BURBANK, Wash.- The recent windy weather has been blowing all the bees away, and that could be harmful to local agriculture.
Some people may find them to be a nuisance; others may see them as deadly if they're allergic to them, but for farmers bees are life-giving to their crops. They're the cross pollination soldiers all serving under one Queen bee. But when the wind gets to be too much, they're not as successful.
"Just like us, when it gets to be real nasty weather, we don't want to venture too far from home and the bees are the same way," explained Jeff McClure the owner of King Bee Honey. "They want to stay close to home."
McClure sets up hives that he has raised on farms and orchards and then he lets the bees do what they do best. So far the windy spring we've had hasn't been too kind to the bees, but local hive enthusiasts think the bees are strong enough to do their job.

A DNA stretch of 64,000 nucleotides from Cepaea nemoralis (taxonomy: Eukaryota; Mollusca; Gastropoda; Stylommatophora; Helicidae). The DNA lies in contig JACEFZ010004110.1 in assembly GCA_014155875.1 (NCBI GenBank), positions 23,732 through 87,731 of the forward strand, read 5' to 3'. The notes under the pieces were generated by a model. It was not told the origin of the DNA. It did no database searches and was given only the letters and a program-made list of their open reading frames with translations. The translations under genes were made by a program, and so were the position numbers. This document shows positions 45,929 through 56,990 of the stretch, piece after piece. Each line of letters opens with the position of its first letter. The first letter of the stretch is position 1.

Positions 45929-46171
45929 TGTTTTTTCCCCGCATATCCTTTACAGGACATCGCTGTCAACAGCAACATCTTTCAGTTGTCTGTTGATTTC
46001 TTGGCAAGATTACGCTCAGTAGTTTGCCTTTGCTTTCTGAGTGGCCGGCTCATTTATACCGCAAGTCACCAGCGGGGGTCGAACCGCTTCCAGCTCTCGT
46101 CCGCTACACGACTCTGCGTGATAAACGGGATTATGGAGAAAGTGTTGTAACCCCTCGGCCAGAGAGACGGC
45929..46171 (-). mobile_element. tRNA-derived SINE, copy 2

"They'll go out in wind even though there will be some that just wont come back," said Ed Kellie of the Mid-Columbia Bee Keepers Association. "Honey bees are tenacious. They'll get out there even in strong winds and they will do their best to pollinate."
All the beekeepers can hope for is a little cooperation from the weather. As long as the sun can shine through the windy weather the bees will survive. As long as the bees survive so will the crops.